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Flock Brothers specialize in stockers, suffolk rams

by Wyoming Livestock Roundup

Lingle — After hailing out twice, Ted Flock left Nebraska in 1944 destined for Wyoming.
    He was ready to give up farming and try his hand at ranching. He purchased a ranch north of Lingle. “After about 15 years he had to come down and buy this little farm,” says his son Gary Flock of the farm that lies between the family’s rangeland and the town of Lingle. Three years later a farm that lies adjacent to the property was added to the Flock operation.
    Gary and his brother O’Leary, along with their nephew Shawn Ryan, operate the family business today. “It’s a family operation,” says O’Leary. “We have two sisters. Everyone has a share and it’s family owned and operated. It’s family that keeps it successful.”
    “He didn’t get very far from farming,” says Gary of his father.
    “He just wasn’t happy if he wasn’t turning soil and improving it,” says O’Leary. “He liked to have his irrigating boots on.” The family leveled, improved and worked to increase production on the farm ground.
    When the Flocks first arrived in Wyoming they had a cow-calf operation. Over the years, and with the addition of the farm ground, they built a feedlot and began buying calves in the fall, growing them and selling them in the spring and early summer.
    “We buy calves in the fall. We buy about 1,050 head of heifers and steers and we feed them to 900 to 950 pounds,” says Gary of the present-day operation, which is largely a continuation of management from his father’s days on the ranch. “In 1966 I came back from the Army and you could buy calves cheaper than you could raise them. We turned the north end pastures into running yearlings to fall and we went to buying calves.”
    “We raise corn, hay, silage and earlage,” says O’Leary of the crops that are fed to the cattle they purchase each fall.
    The farm is flood irrigated. “The whole place is gated pipe,” says Shawn.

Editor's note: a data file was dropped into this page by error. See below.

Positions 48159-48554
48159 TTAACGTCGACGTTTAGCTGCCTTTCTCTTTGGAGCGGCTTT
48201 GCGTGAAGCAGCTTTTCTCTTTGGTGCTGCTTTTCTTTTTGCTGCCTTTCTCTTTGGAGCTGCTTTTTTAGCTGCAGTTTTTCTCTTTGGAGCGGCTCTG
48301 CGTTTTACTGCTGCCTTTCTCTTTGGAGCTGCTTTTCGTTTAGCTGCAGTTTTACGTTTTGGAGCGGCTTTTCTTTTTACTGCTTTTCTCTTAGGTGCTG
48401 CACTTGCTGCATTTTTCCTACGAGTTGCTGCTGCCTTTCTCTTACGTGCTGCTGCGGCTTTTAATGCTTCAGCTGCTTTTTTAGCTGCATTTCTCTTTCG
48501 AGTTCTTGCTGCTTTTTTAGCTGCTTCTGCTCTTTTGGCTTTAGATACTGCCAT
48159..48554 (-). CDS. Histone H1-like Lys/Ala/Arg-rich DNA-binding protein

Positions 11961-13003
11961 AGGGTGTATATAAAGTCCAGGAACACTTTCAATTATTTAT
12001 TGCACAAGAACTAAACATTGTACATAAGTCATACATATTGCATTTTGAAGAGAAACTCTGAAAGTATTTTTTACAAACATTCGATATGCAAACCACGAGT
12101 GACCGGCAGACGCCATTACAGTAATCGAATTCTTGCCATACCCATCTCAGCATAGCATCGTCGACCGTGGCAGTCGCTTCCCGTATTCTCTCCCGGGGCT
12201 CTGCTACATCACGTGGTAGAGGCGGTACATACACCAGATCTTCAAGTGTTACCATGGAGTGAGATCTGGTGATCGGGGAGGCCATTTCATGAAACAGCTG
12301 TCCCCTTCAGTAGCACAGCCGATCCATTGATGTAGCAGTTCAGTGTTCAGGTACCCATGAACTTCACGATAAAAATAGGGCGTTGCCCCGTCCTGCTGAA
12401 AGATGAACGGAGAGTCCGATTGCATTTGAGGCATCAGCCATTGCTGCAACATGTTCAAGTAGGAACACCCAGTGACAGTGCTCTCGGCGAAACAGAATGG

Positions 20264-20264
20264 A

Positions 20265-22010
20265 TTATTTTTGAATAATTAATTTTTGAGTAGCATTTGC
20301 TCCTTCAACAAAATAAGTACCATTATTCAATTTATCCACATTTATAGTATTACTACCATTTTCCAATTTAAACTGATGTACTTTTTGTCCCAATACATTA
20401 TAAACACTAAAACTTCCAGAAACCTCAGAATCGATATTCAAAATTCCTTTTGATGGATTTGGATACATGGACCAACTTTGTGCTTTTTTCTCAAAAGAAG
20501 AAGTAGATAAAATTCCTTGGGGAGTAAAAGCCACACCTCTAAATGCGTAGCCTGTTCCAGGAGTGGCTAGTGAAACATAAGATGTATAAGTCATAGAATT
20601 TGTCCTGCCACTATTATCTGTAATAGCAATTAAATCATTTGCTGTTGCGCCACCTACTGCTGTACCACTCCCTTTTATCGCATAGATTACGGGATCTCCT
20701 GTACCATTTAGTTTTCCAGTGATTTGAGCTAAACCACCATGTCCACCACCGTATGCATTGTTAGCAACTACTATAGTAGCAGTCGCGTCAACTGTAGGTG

“The next step is sprinklers,” says O’Leary, but notes the shape of the fields, powerlines and more that currently make that impossible.
    “We put some of the lighter calves on grass,” says Shawn.
    “We buy all of our calves,” says O’Leary. While they used to attend sales in Douglas, Glenrock, Harrison, Neb. and Crawford, Neb., the brothers say they now purchase the cattle closer to home. “We used to be on the road almost all week.”
    He continues, “A long time ago when our dad was alive he did most of the buying, If he bought a 400-425 pound calf he was a big calf.” The Flocks try to purchase calves that average 450 pounds and sell them by early June.
    “I think there have been more lighter calves than normal this year,” says O’Leary.
    “We’ve had some good years,” says Gary, “but these last five or six have been tough. Calves have been high and everything else has been high. But, you don’t want to deny the cow-calf guy, because he’s not making a fortune either.”
    “Overhead, when you consider fertilizer, corn seed and more, has really gone up,” says O’Leary. “But our prices haven’t gone up accordingly.”
    “We usually sell them through Torrington Livestock,” says Gary, but notes there have been times when they’ve taken different approaches, such as retained ownership.
    “We fattened some down at Dinklage and some at Millers,” says O’Leary. “They don’t get very far from home so we can go look at them every once in a while.”
    Upon graduating from high school Gary was called to duty in the military. “I’ve been here all but about 22 months of my lifetime,” he says.
    When O’Leary graduated from high school in Lingle he went on to attend the University of Wyoming where he studied agriculture and was one of the earliest handlers for Cowboy Joe, the college’s Shetland mascot. O’Leary remembers the first Cowboy Joe as quite a horse. “When they played Cowboy Joe he came to attention. When the cannon went off he was going and we were off,” he recalls.
    “We also run 180 head of Suffolk ewes,” says O’Leary. Many Wyoming sheep producers have seen the Flock Brothers rams for sale at the annual Wyoming State Ram Sale. “We used to sell better than 100,” says O’Leary. At the 2009 sale he says they could have sold close to 100 head if they had them.
    O’Leary says he and his wife Beverly do most of the lambing. “She’s the best,” he says. “Gary and Shawn help, but we lamb them out up here at the ranch where Beverly and I live.” During lambing he says someone is with the sheep around the clock.
    “This deal with the Mountains States Lamb Cooperative, I think it’s helping,” says O’Leary. “Sure there’s a little more work to it, but we belong to it a little bit and I don’t think we can complain about the lambs that we raise, fatten and sell them.”
    As for the future of their family’s operation, O’Leary says, “I hope it can keep going, not only here but for everybody who loves to do what we’re doing and what they’re doing in farming and ranching.”
    Gary adds, “But things are going to have to change to bring the kids back. When you can go to town and make twice the money in half the time, this isn’t that appealing to young people.”
    Jennifer Womack is a staff writer for the Wyoming Livestock Roundup. She can be reached at

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